With a lifelong love of fishing, Captain Al Anderson was tagging fish using copper wire while a graduate student at Adelphi University. In 1967 he tagged his first striped bass for the American Littoral Society and began tagging bluefin tuna for Frank Mather, founder of the tagging program at Woods Hole Oceanographic Institution in Massachusetts. While charter fishing part-time aboard the Prowler out of Wakefield, Rhode Island in 1977, Anderson worked with Jack Casey’s shark tagging program and other agencies.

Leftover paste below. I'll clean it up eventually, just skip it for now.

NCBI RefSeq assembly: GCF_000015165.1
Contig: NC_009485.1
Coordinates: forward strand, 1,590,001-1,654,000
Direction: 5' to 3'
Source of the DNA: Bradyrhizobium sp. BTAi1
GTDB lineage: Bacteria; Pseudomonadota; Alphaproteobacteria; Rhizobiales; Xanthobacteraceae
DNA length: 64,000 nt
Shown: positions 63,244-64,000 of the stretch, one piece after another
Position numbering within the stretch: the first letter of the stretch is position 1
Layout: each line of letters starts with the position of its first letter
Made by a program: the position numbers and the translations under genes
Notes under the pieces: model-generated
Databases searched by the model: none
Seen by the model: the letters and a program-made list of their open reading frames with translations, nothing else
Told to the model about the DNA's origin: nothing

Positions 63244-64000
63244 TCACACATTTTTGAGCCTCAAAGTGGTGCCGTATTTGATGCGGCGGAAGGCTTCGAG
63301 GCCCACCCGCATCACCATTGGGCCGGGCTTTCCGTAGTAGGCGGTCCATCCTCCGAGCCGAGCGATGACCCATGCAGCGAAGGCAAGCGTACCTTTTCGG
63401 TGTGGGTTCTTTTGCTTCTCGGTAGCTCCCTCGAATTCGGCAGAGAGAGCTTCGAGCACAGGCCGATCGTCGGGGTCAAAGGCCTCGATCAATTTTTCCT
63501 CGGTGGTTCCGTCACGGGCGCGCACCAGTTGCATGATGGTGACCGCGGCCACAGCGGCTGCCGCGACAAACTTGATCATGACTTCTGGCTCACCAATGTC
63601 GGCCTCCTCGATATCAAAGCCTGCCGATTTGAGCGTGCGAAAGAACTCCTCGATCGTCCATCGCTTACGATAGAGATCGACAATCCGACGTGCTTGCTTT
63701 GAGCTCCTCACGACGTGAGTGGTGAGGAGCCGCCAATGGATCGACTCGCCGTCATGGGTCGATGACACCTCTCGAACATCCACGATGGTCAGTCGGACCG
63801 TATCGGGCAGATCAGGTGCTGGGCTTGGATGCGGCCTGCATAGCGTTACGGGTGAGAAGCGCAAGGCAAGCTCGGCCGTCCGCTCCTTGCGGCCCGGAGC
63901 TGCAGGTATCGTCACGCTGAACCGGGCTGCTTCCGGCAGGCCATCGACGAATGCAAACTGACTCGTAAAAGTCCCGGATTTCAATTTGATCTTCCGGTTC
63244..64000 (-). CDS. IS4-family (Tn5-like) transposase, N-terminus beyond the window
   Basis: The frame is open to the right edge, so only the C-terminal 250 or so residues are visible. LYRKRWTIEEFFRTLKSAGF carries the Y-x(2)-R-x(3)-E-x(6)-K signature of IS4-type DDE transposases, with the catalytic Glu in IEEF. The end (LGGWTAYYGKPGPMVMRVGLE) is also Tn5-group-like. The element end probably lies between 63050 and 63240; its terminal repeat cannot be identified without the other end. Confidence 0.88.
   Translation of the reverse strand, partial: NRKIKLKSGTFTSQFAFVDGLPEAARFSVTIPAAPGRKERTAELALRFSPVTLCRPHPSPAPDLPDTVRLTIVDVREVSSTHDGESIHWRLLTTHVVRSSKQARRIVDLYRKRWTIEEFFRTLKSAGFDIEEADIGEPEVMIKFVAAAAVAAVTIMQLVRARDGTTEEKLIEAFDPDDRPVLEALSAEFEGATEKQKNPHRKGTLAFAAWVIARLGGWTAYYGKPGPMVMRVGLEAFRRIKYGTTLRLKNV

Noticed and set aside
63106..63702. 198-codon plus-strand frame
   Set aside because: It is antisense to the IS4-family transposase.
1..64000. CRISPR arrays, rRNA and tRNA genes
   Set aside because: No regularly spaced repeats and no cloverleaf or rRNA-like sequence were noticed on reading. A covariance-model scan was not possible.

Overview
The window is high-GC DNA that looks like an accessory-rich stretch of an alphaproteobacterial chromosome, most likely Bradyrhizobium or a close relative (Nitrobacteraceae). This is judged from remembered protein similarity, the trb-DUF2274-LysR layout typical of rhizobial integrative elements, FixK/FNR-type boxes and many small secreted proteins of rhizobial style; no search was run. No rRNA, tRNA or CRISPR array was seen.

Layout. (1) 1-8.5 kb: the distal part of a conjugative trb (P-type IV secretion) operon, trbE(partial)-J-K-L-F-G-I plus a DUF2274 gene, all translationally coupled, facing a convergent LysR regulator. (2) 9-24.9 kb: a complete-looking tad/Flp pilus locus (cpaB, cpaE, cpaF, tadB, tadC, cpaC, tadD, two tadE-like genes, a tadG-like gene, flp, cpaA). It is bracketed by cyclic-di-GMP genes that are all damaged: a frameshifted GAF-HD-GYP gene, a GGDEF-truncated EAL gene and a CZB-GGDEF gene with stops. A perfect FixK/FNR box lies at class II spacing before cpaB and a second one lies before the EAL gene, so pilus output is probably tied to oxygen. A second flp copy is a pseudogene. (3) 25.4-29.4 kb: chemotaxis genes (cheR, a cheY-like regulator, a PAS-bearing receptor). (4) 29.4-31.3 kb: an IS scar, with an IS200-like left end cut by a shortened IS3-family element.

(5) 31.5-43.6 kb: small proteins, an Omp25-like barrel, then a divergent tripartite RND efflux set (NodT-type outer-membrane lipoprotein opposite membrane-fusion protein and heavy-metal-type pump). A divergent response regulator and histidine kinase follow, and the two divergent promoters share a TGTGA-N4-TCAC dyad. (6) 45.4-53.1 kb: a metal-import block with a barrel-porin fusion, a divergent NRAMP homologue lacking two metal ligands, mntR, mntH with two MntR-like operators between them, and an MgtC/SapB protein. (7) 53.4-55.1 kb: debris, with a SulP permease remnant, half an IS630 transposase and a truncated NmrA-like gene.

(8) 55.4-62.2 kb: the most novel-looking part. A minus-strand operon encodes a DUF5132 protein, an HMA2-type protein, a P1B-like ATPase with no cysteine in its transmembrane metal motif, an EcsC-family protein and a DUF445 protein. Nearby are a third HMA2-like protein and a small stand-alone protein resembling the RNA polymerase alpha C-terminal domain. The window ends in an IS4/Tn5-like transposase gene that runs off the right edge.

After a 20-year teaching career, Anderson became a full-time charter captain. He has always credited his clients for his considerable successes, achievements, and contributions to marine science. He has shared his vast knowledge in books, magazines and journals, and in 2011 was one of five recipients of Sport Fishing magazine’s Making a Difference Award.
Anderson has been dedicated to fish tagging for the past 50 years -- not only tuna and striped bass, but marlin, sharks and bottom fish. According to the National Marine Fisheries Service, Anderson has tagged more Atlantic bluefin -- and has more recaptures -- than anyone in the world. In August 2014, he tagged and released his 60,000th game fish-- a six-pound striped bass.